At this point I can start figuring out the basic flow of the program and what functions I will need. Notice that through all of this I have not done anything technical. Now I should have enough info to start creating a technical spec for any language I need to work with.

    Sometimes this will seem like an over simplified approach but it can expose some basic design issues/assumptions that I might not have thought of right away.

    mr greywolf
Re: How to write technical specs ?
by MadraghRua (Vicar) on Oct 12, 2001 at 22:28 UTC
    We are writing for an audience that doesn't know how to code but does know what it wants - I suppose its the same every where, really. So we have divided the process up into three parts documentation wise:
    1. Overview document - this addresses the overall goal of what the software is to do, how it will do it, what type of resources will be needed to support it, etc. its meant to be a high level overvieew readable by Managers and other techie types ;)
    2. Funtional Requirements Document - here we detail use cases, functional response of the software, pseudocode and table structures, if necessary. This is a more low level typs of document designed for users with a reasonable level of computer experience. It has enough information in summary sections to allow pointy haired bosses to read it and have a clue while detailing nitty gritty details for detailed analysis. This step normally has anough info to allow us to build a model or prototype of the code for users to evaluate functionality and see what is missing.
    3. End Documentation - actual documentation to go with the finished product. It has class descriptions, schema ERDs, and user/admin manual type of docs. It is meant to be pretty comprehensive.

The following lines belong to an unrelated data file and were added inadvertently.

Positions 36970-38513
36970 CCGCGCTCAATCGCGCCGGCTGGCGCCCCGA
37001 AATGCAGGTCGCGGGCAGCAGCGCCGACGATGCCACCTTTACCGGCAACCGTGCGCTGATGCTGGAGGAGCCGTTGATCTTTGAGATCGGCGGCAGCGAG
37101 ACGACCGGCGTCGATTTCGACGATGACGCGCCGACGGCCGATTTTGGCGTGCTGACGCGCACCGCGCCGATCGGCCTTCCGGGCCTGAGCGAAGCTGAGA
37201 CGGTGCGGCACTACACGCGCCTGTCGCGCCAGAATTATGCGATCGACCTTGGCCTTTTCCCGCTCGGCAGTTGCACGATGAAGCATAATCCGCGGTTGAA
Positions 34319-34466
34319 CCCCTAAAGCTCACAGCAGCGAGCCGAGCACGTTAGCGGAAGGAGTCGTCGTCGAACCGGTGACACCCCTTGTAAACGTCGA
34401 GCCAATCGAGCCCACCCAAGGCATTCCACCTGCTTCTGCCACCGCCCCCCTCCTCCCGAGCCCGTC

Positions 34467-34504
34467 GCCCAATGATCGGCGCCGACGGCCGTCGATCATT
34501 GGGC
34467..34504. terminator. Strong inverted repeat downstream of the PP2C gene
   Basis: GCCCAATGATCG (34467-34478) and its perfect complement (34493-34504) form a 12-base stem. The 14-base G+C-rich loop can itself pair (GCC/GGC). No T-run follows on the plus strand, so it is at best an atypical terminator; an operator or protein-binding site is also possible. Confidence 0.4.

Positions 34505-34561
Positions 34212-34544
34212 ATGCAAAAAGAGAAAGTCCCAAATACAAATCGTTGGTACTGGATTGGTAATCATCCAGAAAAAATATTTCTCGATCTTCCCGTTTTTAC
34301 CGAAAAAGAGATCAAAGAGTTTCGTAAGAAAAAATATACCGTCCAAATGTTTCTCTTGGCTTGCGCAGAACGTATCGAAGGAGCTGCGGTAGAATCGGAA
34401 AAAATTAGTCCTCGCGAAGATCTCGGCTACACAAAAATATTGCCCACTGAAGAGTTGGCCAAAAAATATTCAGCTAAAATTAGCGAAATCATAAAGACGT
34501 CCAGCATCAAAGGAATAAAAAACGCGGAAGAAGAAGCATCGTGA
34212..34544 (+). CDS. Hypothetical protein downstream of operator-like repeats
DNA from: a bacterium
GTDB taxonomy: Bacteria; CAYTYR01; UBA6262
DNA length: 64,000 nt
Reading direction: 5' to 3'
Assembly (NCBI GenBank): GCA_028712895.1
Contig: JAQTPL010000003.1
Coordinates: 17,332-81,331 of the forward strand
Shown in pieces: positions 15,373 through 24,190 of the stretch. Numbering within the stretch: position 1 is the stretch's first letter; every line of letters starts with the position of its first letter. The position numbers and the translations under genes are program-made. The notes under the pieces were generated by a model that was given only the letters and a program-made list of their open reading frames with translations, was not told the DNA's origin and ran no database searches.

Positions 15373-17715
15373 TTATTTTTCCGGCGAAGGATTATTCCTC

For designing systems, I'm reading through UML Toolkit by Ericksson and Penker, Wiley Press. I seem to remember a doc from Sun that spoke about making readable documents but I forget the actual reference, sorry.

    MadraghRua
    yet another biologist hacking perl....

Re: How to write technical specs ?
by dws (Chancellor) on Oct 12, 2001 at 22:30 UTC
    Several years back in a talk about rapid prototyping with Smalltalk, of all things, Kent Beck gave out some advice on technical writing that stayed with me. He recommended targeting a single type of audience, rather than trying to speak to several. He argued that if you are writing consistently for one type of audience, others audiences can adjust, but if you skip between target audiences, you risk making everyone seasick.

    To help keep yourself on target, Beck recommended that before you start to write, you first write out a short description of an ideal member of your target audience. Who are they? What do they do? What problems do they have? How will reading what you're about to write help them? Then keep this description in front of you (or within quick reach) while writing, and refer to it whenever you're in doubt about how to address a topic.